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When Can You Get a Change of Venue for a Criminal Trial?

By Mark Wilson, Esq. on February 04, 2015 | Last updated on March 21, 2019

The Boston Herald reported today that the 1st U.S. Circuit Court of Appeals has given the judge in charge of accused Boston Marathon bomber Dzhokhar Tsarnaev's case until 5 p.m. tomorrow to rule on a change of venue request.

This is apparently the third change of venue request Tsarnaev's attorneys have filed with Judge George A. O'Toole. The defense wants the trial conducted in a different state, claiming that Tsarnaev wouldn't be able to get a fair trial in Massachusetts.

So when can a defendant move for a change of venue?

Fairness and Impartiality

A "venue" is the geographic location where a court proceeding is held. In Tsarnaev's case, that venue is the District of Massachusetts, a federal judicial district that encompasses the whole state. (Some states are divided into more judicial districts, depending on how populous the state is.)

The Constitution affords a criminal defendant the right to a fair and impartial trial, which includes jurors who haven't already made up their minds about the defendant's guilt or innocence before ever seeing any evidence in court. If no impartial jurors -- or not very many -- can be found in the venue where the crime occurred, then the trial can be moved to a place where impartial jurors can be found.

Tsarnaev's lawyers claimed that there's no way he could receive a fair trial in the same district where such a notorious crime occurred. The most recent motion for a change of venue, filed January 22, supported that claim with questionnaires completed by over 1,300 prospective jurors, 68 percent of whom already believe Tsarnaev is guilty, and 65 percent of whom claim a "connection or expressed allegiance to the people, places, and/or events at issue in the case."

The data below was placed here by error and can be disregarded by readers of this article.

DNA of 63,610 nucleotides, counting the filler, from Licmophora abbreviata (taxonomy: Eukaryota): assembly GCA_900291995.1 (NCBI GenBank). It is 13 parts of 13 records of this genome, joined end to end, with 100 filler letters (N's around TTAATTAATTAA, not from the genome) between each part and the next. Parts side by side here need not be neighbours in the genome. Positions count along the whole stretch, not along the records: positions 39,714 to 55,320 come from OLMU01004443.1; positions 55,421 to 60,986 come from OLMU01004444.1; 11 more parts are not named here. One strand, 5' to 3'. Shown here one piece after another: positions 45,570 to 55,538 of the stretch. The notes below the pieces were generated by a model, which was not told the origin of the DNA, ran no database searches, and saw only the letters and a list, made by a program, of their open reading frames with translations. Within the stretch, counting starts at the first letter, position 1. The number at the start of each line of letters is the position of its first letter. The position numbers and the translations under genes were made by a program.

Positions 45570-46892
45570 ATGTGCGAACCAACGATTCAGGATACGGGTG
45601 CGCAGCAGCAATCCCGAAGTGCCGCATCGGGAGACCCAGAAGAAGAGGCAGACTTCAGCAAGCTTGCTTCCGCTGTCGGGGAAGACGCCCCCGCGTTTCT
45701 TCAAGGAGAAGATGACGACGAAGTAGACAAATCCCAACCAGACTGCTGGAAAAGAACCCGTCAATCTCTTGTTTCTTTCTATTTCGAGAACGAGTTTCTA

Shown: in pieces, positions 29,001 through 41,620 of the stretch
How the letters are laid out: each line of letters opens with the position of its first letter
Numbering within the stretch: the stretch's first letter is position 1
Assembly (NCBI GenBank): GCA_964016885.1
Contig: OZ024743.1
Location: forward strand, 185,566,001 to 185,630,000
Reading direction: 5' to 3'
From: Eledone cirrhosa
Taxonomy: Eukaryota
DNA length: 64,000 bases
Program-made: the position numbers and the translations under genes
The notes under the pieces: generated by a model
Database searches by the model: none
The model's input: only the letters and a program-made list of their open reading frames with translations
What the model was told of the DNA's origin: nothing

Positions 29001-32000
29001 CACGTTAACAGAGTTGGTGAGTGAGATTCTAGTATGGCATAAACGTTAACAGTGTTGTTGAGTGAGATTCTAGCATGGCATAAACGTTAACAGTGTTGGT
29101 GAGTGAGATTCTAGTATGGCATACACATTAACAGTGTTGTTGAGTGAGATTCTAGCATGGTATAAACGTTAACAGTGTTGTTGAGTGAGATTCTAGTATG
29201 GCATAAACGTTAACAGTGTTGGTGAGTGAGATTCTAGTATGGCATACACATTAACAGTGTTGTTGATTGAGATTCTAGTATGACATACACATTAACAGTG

What Are the Rules for a Venue Change?

The Federal Rules of Criminal Procedure give two reasons for moving a criminal trial to another district, including a district in another state. These are:

  • If the defendant can't obtain a "fair and impartial" trial in the district; or
  • For the convenience of the parties, victims, witnesses, or "in the interest of justice."

When a venue change is granted because of a perceived lack of fairness and impartiality, it's often because the crime alleged was incredibly newsworthy. For example, the 2009 criminal trial against Johannes Mehserle, the Bay Area Rapid Transit police officer later convicted of involuntary manslaughter for killing Oscar Grant, an unarmed train rider, was moved from Oakland, California, to Los Angeles after a judge determined Mehserle couldn't get a fair trial in Oakland.

Of course, moving a trial to a different place can be controversial. The trial of the LAPD officers accused of beating Rodney King in 1991 was moved from Los Angeles County to nearby Ventura County after a judge determined the officers couldn't get a fair trial. Ventura County, however, was predominantly white, leading to speculation that the officers wouldn't have been acquitted in a more racially mixed county.

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